The soft-bodied and early sclerotized or hardened fossils found in the finely laminated mudstone are believed to have been deposited quickly under low oxygen or no oxygen conditions.

The rapid burial may have prevented the destruction of the organisms body forms by bioturbation, scavengers, carnivores, and water current activity and also has protected them against bacterial decay.

The extraordinary level of detailed preservation of the Chengjiang fossils includes complete carapaces, arthropod limbs showing setae or hairs and bristles; and the soft tissues of valves such as the pedicle of the brachiopod known as a lingulid. Another example of this fine-scale detailed preservation is that of the alimentary systems of animals such as Naraoia, and the delicate gills of the enigmatic Yunnanozoon.

The 520-million-year-old Chengjiang fossil record is over 300 species representing more than 20 phyla and several enigmas plus the oldest known fossil chordates to which all vertebrates belong.

Among this fossil record are also algae, sponges, ctenophorans ("comb jellyfish"), cnidarians ("coral animals, true jellyfish, sea anemones, sea pens"), nematomorphs ("Horsehair worms"), priapulids ("unsegmented worms"), anomalocaridids, brachiopods, hyoliths ("invertebrates with conical calcareous shells"), lobopods ("panarthropods with stubby legs"), bradoriid arthropods ("bivalved marine arthropod) and a broad variety of non-trilobite and non-bradoriid arthropods, discoidal fossils (echinoderms) and some problematical taxa.

Chengjiang Fossils - © Chengjiang Fossil National Geopark Management Committee

The Chengjiang fossil community shares several similarities with the Burgess Shale community by having species of Choia, Leptomitus, Naraoia, Leanchoilia, Canadaspis, Hallucigenia, Anomalocaris, Eldonia, and Dinomischus, but there are some notable differences in their species and in the composition of species within each ecosystem.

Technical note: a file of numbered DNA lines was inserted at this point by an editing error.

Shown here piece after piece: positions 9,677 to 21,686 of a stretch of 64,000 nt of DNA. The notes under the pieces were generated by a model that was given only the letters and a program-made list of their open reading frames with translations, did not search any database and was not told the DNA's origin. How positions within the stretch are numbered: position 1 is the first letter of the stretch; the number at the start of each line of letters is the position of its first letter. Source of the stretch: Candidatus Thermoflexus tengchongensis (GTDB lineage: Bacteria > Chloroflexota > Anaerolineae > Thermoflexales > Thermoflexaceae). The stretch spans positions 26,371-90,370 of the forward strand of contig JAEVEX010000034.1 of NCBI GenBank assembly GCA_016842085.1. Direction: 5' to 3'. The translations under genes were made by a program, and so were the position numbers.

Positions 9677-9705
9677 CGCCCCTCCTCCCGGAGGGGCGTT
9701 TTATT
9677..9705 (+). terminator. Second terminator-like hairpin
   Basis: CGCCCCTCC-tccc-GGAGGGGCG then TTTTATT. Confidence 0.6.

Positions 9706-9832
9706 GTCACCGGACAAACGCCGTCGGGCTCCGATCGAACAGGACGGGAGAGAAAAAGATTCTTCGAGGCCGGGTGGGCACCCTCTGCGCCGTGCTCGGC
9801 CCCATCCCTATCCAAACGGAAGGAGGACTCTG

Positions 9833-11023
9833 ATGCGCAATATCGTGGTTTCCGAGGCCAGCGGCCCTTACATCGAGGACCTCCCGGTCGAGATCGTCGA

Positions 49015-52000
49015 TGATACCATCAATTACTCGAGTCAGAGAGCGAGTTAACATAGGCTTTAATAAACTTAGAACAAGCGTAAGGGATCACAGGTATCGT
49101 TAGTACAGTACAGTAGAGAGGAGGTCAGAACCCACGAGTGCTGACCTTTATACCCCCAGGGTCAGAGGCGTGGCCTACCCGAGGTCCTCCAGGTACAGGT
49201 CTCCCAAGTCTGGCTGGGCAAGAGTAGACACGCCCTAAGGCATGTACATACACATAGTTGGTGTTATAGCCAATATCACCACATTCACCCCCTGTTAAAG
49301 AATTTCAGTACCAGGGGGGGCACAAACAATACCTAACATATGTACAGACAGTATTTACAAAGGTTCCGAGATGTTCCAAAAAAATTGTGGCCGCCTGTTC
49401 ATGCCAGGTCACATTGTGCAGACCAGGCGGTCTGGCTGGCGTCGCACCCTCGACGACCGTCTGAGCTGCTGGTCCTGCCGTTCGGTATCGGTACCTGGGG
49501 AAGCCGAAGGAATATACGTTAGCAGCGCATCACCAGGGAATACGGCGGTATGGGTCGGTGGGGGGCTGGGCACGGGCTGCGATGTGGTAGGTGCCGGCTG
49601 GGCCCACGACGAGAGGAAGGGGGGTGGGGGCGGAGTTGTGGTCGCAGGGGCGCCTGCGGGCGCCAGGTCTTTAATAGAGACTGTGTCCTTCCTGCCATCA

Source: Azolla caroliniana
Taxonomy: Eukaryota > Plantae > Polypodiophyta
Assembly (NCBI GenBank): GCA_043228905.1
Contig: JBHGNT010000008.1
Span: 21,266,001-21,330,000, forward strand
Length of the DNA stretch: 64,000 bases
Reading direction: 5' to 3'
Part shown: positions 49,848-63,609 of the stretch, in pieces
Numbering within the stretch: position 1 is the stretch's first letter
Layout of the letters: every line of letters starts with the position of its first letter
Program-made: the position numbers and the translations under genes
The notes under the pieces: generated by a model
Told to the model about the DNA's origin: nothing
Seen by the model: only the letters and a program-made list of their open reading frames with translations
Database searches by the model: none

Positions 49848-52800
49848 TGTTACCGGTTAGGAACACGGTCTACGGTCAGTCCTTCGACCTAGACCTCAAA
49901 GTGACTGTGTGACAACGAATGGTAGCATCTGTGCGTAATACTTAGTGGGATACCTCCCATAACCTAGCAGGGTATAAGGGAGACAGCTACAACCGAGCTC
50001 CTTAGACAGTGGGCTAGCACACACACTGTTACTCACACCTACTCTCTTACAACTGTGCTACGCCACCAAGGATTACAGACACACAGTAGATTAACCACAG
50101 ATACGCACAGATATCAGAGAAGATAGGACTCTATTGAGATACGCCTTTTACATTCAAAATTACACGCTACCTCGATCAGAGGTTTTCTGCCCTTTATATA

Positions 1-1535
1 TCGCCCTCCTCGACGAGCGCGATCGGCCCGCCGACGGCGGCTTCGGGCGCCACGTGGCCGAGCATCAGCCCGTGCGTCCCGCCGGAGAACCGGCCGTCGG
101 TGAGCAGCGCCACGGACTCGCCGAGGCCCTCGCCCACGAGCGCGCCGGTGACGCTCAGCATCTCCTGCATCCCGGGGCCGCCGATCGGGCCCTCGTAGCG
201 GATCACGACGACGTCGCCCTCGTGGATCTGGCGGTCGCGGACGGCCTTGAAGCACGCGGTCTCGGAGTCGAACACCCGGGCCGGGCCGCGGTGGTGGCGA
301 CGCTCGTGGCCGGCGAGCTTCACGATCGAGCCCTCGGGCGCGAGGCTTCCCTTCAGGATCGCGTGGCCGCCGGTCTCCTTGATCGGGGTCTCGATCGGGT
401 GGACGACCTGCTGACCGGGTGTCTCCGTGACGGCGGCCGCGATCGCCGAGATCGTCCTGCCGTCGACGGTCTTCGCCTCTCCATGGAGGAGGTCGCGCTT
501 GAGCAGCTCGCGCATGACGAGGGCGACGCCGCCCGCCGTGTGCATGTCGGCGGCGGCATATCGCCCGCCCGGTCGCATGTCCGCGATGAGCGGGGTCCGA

Unlike the Burgess Shale where trilobites made up 40% of the arthropod species, the Chengjiang fossil record has a single dominant species of up to 80% of small bivalved bradoriid arthropod called Kunmingella douvillei.

Emerald Lake, Yoho National Park, British Columbia, Canada
Yoho National Park, British Columbia, Canada

The differences between these two ecosystems and communities of organisms are believed to point to the Chengjiang fossil record having the earliest evidence of rapid diversification during the "Cambrian Explosion" of a shallow marine community of hard and soft tissues of invertebrate and vertebrate organisms. Whereas the Burgess Shale community is thought to be a more advanced community.

More recently a new Lagerstätte from the Cambrian Stage 3 Yuxiansi and Jiulaodong Formations in Sichuan Province, South West China has shown closer similarities with the fossil record of Chengjiang than the Burgess Shale. Known as the Fandian biota this includes euarthropods (radiodonts, bivalved forms, acercostracans, trolobites, non-biomineralized trilobitomorphs), armoured lobopodians, palaeoscolecids, pedunculate brachiopods, hyoliths, chancelloriids, sponges, and filamentous algae. Benthic dwellers dominate the fossil community (e.g. trilobitomorphs, brachiopods, sponges), with rare instances of nektonic (radiodonts, bivalved euarthropods) and infaunal (palaeoscolecids) organisms. It would appear that the northern Yangtze Platform during the Cambrian Period had a substantially greater distribution of life than just Yunnan Province.

If you’re planning to travel to China, find out what you need to know about the current entry restrictions and requirements. These may change with little warning. Monitor this advice for the latest updates and stay in contact with your travel provider. The Chinese authorities continue to impose various control and quarantine measures across the country. This includes restrictions on movement, reduced transport, entry and exit controls for cities, towns, and villages, and isolation requirements for travel between different parts of the country. Lockdowns can be implemented with little warning.